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Why aren’t right-wing economists fans of mainstream hip-hop?

I always wonder why libertarian or right-wing economists aren’t bigger fans of mainstream hip-hop.

I’ve just been watching J.Lo’s “Jenny From The Block,” and like much mainstream bling-bling hip-hop, it’s a libertarian wet dream. Conservatives have been trying to hone a message like that ever since the freakish excesses of wealth in the turn-of-the-century Gilded Age. During the First World War, when megarich dudes in New York were crushing pearls into their $200 glasses of wine to drink, wealth got a bad name. So after the stock market crash, you had a massive reaction against it — with taxes on the wealthy rising, unionization sweeping the country, and a general civic attempt to rein in the rampaging power of the top-one-per-centers. Ever since this WWII turnaround, the rich have been frantically beating back the bad press.

Their main message? We’re Just Average Folks. Sure, they might have billions in their bank accounts; they might destroy the lives of thousands of laid-employees at the stroke of a pen; they might spend $2,200 on gold-plated wastepaper baskets; but other than that, they’re just like you and me! Hence the constant, desperate attempts of intergalactically powerful CEOs in PR appearances to been seen driving a cheaper car, sitting around in their shirtsleeves, maybe drinking a can of Bud.

Still, this stuff has always seemed like what it is: Pretty phony. So why don’t they imitate J.Lo, and much of mainstream wealth-obsessed hip-hop? Just take the wealth and power, grind it in everyone’s face, and bitch them out for being jealous if they complain.

Consider the whole concept of “playa hater”. Conservative economists have never been able to come up with a phrase more elegantly and sneeringly smug. Nor politically powerful; there is simply no way to respond to a pop-culture charge of being a playah hater, an envious despiser of those who’ve worked hard for their massive wealth. And as J.Lo notes, she “used to have a little, now I got a lot” — as if the manna dropped from heaven as a reward for her clear superiority to all around her. We’re all from the same ‘hood; we all have the same roots; it’s just that you suck and I don’t. Merit: Another cherished bead in the libertarian catechism!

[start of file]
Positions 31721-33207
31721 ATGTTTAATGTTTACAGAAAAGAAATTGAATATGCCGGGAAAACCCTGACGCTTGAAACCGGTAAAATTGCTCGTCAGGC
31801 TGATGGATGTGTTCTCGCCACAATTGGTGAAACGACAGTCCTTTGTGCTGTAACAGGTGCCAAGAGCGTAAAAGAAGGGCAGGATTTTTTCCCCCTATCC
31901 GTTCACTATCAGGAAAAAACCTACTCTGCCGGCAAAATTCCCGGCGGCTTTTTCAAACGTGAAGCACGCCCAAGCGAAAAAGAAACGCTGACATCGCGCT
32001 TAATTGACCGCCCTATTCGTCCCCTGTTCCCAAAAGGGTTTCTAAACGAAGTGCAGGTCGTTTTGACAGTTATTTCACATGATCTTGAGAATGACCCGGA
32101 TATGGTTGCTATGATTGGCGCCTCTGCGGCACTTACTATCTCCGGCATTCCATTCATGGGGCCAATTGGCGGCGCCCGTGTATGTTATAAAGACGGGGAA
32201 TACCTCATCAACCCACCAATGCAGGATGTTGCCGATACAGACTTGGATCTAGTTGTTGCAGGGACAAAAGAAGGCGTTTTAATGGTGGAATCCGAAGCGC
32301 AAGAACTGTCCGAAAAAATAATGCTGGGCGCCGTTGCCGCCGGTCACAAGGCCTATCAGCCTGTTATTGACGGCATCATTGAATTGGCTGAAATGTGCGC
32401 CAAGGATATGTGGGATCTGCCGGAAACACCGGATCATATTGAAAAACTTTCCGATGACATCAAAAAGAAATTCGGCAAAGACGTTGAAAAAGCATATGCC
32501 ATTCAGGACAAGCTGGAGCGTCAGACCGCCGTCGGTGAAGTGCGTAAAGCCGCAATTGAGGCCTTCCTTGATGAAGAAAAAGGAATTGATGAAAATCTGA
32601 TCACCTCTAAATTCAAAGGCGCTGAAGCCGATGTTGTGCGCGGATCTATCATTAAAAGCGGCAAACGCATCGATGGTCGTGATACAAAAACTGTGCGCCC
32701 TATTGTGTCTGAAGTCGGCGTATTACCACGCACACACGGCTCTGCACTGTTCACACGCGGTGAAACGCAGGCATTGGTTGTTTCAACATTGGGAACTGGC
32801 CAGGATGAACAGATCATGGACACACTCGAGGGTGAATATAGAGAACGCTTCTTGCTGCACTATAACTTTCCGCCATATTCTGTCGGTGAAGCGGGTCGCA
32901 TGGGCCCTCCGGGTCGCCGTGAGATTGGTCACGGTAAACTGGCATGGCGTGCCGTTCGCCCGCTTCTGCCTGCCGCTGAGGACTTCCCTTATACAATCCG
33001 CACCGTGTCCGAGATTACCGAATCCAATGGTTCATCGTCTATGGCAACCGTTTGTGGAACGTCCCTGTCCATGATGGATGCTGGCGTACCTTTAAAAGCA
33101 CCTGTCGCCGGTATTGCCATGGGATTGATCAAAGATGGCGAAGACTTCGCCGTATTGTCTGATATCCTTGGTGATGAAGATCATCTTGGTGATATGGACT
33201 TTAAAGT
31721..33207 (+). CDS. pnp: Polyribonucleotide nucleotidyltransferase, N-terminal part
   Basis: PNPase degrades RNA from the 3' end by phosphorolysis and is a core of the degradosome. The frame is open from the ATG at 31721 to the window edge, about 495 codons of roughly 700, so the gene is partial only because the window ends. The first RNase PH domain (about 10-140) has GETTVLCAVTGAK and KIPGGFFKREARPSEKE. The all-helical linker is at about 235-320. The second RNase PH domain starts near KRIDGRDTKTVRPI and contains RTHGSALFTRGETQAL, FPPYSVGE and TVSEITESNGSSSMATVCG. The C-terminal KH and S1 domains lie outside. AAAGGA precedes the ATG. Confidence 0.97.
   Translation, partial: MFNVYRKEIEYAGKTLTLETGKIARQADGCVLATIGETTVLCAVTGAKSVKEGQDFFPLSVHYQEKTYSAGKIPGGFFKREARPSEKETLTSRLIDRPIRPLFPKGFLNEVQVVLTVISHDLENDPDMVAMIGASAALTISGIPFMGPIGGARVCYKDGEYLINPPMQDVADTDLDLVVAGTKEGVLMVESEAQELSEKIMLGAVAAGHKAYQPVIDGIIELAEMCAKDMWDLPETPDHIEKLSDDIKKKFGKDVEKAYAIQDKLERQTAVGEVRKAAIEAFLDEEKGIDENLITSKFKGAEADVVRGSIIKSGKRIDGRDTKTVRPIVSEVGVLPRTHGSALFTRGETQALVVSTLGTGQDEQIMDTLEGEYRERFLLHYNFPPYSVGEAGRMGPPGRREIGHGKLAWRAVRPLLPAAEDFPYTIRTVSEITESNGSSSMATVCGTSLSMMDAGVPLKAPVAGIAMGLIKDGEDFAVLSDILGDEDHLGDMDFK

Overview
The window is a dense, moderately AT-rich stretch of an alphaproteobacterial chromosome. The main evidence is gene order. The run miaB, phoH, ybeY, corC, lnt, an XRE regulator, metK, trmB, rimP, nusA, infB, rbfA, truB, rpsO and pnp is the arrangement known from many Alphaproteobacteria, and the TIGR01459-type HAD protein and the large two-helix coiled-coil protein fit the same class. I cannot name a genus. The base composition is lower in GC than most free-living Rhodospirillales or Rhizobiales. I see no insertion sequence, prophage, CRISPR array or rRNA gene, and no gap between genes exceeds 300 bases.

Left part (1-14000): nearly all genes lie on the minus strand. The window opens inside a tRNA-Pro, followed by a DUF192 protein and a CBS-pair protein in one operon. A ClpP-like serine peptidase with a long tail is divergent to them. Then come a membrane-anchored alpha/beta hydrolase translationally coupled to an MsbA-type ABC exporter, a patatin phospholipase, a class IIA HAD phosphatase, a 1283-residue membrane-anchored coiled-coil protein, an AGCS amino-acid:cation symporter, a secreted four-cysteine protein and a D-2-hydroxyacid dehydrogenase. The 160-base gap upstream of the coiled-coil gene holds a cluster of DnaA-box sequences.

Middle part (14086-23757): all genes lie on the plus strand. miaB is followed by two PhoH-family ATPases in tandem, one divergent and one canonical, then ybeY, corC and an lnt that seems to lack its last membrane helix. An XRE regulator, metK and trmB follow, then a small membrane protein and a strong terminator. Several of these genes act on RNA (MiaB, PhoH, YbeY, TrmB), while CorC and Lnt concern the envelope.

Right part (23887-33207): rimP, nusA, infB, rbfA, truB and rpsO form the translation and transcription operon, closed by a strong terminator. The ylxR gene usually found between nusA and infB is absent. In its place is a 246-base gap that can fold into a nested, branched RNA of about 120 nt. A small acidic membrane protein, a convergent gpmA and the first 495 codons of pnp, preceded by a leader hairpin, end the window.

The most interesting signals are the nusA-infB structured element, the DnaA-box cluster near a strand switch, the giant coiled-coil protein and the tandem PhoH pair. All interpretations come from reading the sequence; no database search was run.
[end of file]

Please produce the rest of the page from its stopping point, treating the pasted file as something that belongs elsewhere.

Of course, genuinely streetwise hip-hop is all about the other side of the economic equation: The brutal lot of the bottom-20-per-centers in society; the berserk and subtle racisms of everyday life; the fact that the rich keep most everyone else out of their clique by keeping high the price of admission to, say, the 92nd Street Y. But J.Lo’s style of glossy, breezy mainstream hip-hop pretty much out-Rands Ayn Rand. Hell, I could imagine Tom Delay striding across a campaign stage to the bouncy, saccharine venality “Jenny From The Block.” Let’s wait two years; maybe he will.

(Coolness alert: In the comments section, there are several extremely smart comments about this subject by Maura and Morgan.)

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I'm Clive Thompson, the author of Smarter Than You Think: How Technology is Changing Our Minds for the Better (Penguin Press). You can order the book now at Amazon, Barnes and Noble, Powells, Indiebound, or through your local bookstore! I'm also a contributing writer for the New York Times Magazine and a columnist for Wired magazine. Email is here or ping me via the antiquated form of AOL IM (pomeranian99).

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